In the last decade there has been a drastic change in the forest communities of the southern Appalachians. Hemlock woolly adelgid, a small aphid-like insect from East-Asia, has decimated hemlocks in eastern North America. First introduced in a private garden near Richmond, Virginia, the adelgid has spread both north and south – from Georgia to New England.The adelgid attaches to the base of the hemlock needles, where it feeds on the sugars that are being transported from the needles to the tree. Infested trees can be identified by the white woolly mass on the underside of the branch. Over time the adelgid starves out the hemlock, leading to defoliation and eventually death.Scientists have yet to find resistant hemlocks in the east, leaving active treatment as the only option to save these iconic trees. Maintaining hemlock forests is one of the main goals of the Grandfather Restoration Project, an 8-year collaborative project to restore 40,000 acres of forest on the Grandfather Ranger District as part of the national Collaborative Forest Landscape Restoration Program. Two species of hemlocks grow on the Grandfather District. The more common eastern hemlock grows in streamside forests. The rare Carolina hemlock grows on rocky outcrops. Both species are susceptible to the hemlock woolly adelgid.The most common way to treat hemlocks for the adelgid is using an insecticide treatment. The Forest Service’s primary chemical of choice is called Imidacloprid. Imidacloprid is mixed with water and injected into the soil around the root system of a hemlock. The chemical moves into the foliage, killing the adelgids as they feed but leaving the foliage unharmed. This both maintains old hemlocks and supports regeneration of new hemlocks near the treated trees.The other way to treat the adelgid is using a natural predator. Laracobius negrinus, a small beetle from the Pacific Northwest, is a natural predator of the hemlock woolly adelgid. Scientists at the Southern Research Station are studying how these beetles respond to the colder winters in our area, and how we can best use them.Through the Grandfather Restoration Project, the Forest Service has treated thousands of hemlocks and partnered with leading researchers to release beetles at about a dozen locations on the Grandfather Ranger District. Although we cannot save every hemlocks, we can help preserve the species to ensure this iconic tree remains a component of the forest into the future.
State Rep. Jeff Noble welcomed the news this week that a state grant will assist an automotive glass supplier’s plan for a new manufacturing operation in Plymouth.The Fuyao Automotive North America Inc. project is expected to create 533 jobs with an investment of $66.3 million, according to the Michigan Economic Development Corporation.The Michigan Strategic Fund this week approved a $1 million Michigan Business Development Program performance-based grant for the project. Michigan was chosen over a competing site in Ohio, according to the MEDC.“We’re excited about jobs coming to Plymouth,” Noble said. “It will improve the quality of life for people in our community.”Noble represents a district including the cities and townships of Northville and Plymouth, and a portion of Canton.Fuyao Automotive North America Inc. is a subsidiary of Fuyao Group, a global leader in automotive glass manufacturing. 10Feb Rep. Noble welcomes jobs provided by Fuyao investment Categories: News,Noble News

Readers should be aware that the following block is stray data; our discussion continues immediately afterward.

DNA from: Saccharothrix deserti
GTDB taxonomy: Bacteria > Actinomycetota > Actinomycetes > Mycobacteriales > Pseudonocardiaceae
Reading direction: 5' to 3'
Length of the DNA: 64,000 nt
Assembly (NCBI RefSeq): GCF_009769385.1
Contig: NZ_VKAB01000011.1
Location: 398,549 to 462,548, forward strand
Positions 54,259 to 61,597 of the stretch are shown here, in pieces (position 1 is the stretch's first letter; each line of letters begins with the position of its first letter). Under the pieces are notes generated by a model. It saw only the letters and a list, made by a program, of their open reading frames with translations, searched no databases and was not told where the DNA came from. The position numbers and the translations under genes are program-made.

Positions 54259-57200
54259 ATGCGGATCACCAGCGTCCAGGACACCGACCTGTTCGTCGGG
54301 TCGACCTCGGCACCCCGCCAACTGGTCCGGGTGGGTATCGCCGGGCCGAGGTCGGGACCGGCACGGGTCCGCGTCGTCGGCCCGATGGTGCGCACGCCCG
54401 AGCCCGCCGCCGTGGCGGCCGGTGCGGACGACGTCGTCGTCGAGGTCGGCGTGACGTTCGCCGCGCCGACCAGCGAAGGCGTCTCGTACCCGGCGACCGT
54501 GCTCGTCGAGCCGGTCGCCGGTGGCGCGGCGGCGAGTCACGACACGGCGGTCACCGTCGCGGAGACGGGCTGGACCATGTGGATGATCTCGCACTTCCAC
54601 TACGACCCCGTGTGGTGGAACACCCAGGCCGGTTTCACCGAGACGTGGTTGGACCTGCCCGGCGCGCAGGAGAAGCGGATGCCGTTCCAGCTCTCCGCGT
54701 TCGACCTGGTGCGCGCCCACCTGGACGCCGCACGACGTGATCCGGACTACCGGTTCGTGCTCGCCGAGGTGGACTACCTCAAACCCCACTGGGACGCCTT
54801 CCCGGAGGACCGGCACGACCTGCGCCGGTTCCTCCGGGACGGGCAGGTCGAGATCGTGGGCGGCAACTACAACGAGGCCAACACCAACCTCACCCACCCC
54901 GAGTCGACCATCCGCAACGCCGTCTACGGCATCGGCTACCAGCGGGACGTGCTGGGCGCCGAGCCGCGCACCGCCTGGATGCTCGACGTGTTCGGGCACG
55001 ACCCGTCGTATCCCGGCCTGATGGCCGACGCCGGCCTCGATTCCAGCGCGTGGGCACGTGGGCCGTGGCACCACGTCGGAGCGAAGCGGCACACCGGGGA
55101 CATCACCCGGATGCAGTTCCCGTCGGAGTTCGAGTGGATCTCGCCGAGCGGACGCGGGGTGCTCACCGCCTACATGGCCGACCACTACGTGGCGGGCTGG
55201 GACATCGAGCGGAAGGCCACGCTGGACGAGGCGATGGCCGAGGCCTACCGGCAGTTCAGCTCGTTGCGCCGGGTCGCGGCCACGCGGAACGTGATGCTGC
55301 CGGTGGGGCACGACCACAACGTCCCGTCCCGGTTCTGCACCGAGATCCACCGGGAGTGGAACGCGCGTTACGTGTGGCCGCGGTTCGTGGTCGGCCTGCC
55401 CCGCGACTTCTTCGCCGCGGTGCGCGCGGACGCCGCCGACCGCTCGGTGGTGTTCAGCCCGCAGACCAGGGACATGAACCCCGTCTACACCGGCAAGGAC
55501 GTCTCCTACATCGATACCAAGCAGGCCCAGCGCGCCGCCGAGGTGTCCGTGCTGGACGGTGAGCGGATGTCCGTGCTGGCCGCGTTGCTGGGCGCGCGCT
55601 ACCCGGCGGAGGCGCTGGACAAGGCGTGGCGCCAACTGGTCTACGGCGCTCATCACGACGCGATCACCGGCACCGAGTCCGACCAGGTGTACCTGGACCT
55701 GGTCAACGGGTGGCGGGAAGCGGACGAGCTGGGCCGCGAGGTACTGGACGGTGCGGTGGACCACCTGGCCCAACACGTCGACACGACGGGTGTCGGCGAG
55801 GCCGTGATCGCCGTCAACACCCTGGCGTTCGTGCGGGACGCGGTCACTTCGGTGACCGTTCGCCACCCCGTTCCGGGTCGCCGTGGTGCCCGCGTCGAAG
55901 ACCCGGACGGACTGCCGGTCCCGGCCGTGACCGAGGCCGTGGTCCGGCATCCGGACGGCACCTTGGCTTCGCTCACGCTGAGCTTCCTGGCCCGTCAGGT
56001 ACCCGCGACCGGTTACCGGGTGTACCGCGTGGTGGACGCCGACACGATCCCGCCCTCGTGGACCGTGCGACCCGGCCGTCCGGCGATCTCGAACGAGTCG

State Reps. Beth Griffin and Jon Hoadley today introduced a bipartisan legislative plan that will address suicide at the local level while aiming to prevent such tragedies in the future.A proposal from Hoadley (D-Kalamazoo) creates the Suicide Fatality Review Act, allowing Michigan counties to establish a review task force. The wide-ranging, appointed panels will include medical examiners, members of local law enforcement, mental health experts, those who have been directly impacted by suicide and other parties.There were 1,364 reported suicide deaths in Michigan in 2018, according to the American Foundation for Suicide Prevention. It was the second-leading cause of death in the state for individuals aged 15-34. On average, one person died of suicide in Michigan every seven hours.“This legislation is another tool in the toolbox to reduce suicide,” Hoadley said. “By allowing local health professionals, public safety officers and experts related to suicide to convene quickly after a suicide, local experts may be able to spot trends and patterns – getting ahead of future tragedy.”Griffin’s bill exempts the local panels from Open Meetings Act laws.“Due to the sensitive information being discussed in these meetings, it’s appropriate to keep them private,” said Griffin (R-Mattawan). “There will likely be conversations had with individuals who have lost loved ones and they will be sharing those emotions or experiences with experts who are tasked with curbing this epidemic in our state. That work must be done confidentially to ensure positive strides are made and people in our communities can get the help they need.This is something that touches many people – whether it be our friends, family members, co-workers or neighbors. It’s imperative we work to provide assistance locally and build a better plan of attack.”House Bills 4414-15 have been referred to the House Health Policy Committee for consideration. 21Mar Reps. Griffin, Hoadley introduce plan to help local communities combat suicide Categories: Griffin News,News